- The Washington Times - Tuesday, August 29, 2017


One of Italy’s foremost architects, Stefano Boeri, has offered up a possible solution for the government to fend off Islamic terror attacks — and it goes like this: Fewer cement barricades. More flower pots and trees.

Why? Because frankly, Boeri asserts, fighting terror doesn’t have to be aesthetically offensive.

It can still be — pretty.

His idea blossomed just two days after ISIS terrorists plowed a van into a crowd of tourists on one of Spain’s most heavily traveled streets, and just hours later, another driver smashed his vehicle into a group of pedestrians in Cambrils. In that second attack, five jumped from the car and began stabbing as many people as possible, ultimately killing a woman before they were shot by police.

But perish the idea that tighter borders, more abundant police presence or better military and law enforcement intelligence might prove the best way of fending off such types of terror attacks in the future.

On that, Boeri’s got the scoop.

“Terrorists want to lock us in our homes, hoping to force us to give up living in the collective places and public spaces of our cities,” he said, The Local reported.

And while traditional counterterror measures are good — this one is even better, he suggests: “We should respond with an accurate use of natural beauty and its symbolic value. … Instead of distorting the most vital and open spaces of our cities by filling them with concrete barriers and modular plastic security devices (or simple flower boxes), we should oppose the instinct of death brought by these bestial people with calm presence of plants — in particular, oaks.”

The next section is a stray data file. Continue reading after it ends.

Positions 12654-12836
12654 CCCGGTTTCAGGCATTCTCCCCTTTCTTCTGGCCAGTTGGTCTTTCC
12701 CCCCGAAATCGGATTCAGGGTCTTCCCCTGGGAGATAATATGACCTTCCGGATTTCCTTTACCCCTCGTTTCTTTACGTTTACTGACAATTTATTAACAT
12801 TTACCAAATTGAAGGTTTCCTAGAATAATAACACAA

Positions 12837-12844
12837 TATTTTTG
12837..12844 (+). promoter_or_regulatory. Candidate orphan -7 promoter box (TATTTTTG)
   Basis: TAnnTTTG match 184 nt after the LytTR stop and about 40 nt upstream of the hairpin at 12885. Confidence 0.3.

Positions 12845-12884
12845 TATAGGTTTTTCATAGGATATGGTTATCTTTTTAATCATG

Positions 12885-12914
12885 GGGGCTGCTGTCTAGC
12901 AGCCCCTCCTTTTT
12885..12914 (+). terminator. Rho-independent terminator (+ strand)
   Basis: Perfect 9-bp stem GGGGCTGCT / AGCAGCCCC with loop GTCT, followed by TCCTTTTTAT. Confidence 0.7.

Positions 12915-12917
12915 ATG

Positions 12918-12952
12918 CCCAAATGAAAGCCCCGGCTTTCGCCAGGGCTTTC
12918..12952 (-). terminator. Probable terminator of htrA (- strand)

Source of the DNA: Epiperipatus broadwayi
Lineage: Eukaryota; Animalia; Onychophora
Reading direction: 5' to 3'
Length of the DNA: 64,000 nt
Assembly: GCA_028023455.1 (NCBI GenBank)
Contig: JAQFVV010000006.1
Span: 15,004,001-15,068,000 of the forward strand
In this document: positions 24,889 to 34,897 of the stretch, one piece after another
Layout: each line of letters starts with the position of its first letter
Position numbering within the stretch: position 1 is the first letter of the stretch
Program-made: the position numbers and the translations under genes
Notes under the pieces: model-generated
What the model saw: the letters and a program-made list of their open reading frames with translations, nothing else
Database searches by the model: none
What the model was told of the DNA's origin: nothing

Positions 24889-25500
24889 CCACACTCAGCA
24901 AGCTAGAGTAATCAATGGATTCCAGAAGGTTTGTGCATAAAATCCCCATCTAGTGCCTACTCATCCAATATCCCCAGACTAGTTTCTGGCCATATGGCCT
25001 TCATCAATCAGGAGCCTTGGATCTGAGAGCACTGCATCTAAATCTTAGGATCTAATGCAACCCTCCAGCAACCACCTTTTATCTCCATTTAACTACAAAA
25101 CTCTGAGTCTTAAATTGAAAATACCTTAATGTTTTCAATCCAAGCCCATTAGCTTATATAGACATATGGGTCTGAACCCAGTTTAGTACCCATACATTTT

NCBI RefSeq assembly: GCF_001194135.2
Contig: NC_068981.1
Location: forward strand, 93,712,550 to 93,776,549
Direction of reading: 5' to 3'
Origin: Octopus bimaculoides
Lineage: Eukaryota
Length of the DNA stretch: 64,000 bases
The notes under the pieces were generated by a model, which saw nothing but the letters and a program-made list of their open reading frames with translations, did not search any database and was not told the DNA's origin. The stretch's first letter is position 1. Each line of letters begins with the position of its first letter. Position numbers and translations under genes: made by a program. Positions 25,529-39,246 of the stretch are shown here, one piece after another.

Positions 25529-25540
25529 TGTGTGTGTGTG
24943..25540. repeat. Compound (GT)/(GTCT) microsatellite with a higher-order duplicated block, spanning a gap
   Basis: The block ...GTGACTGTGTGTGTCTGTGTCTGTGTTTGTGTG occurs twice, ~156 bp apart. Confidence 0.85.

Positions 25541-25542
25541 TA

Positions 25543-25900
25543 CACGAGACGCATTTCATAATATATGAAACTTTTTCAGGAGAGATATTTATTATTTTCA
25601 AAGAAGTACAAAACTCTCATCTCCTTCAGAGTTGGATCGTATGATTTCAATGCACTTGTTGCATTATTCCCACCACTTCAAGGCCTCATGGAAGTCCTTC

Oaks, unlike say, the average pine, are apparently imbued with anti-Islamic terror leaves. And once planted in giant pots and positioned properly in the public parks, would “protect the passage of pedestrians” and “minimize the risk of mass murder,” Boeri argued.

Ah yes, the anti-terror flower pot. Widely rumored; rarely seen.

But thanks to Boeri, the idea’s actually generating steam.

“It’s a way not to militarize our urban centers while making them greener,” said the mayor of Bari, Antonio Decaro, to The Local.

Hmm. Protective and pretty. What a concept. Fighting jihad the green way.

Now, if we could only come up with a way of beautifying the bloody bodies of those Islamic terror victims who oftentimes, to the consternation of those with higher-tuned aesthetic standards, lie so inconveniently in streets about Europe, we’d really have this whole counterterrorism thing in the wraps. Perhaps some strategically placed painted wood boxes are in order? The outside could be decorated to blend with nearby trees and shrubs; the inside, a roomy store-all into which victims could crawl to conceal their gaping bloody wounds. The key in the design, of course, would be the hinge mechanisms.

Oh well — plenty of time to think on it. With Europe and its sieve-like borders, chances are there will be scores of opportunities for test runs. In the meantime, as Boeri suggests, we can always run for the trees.

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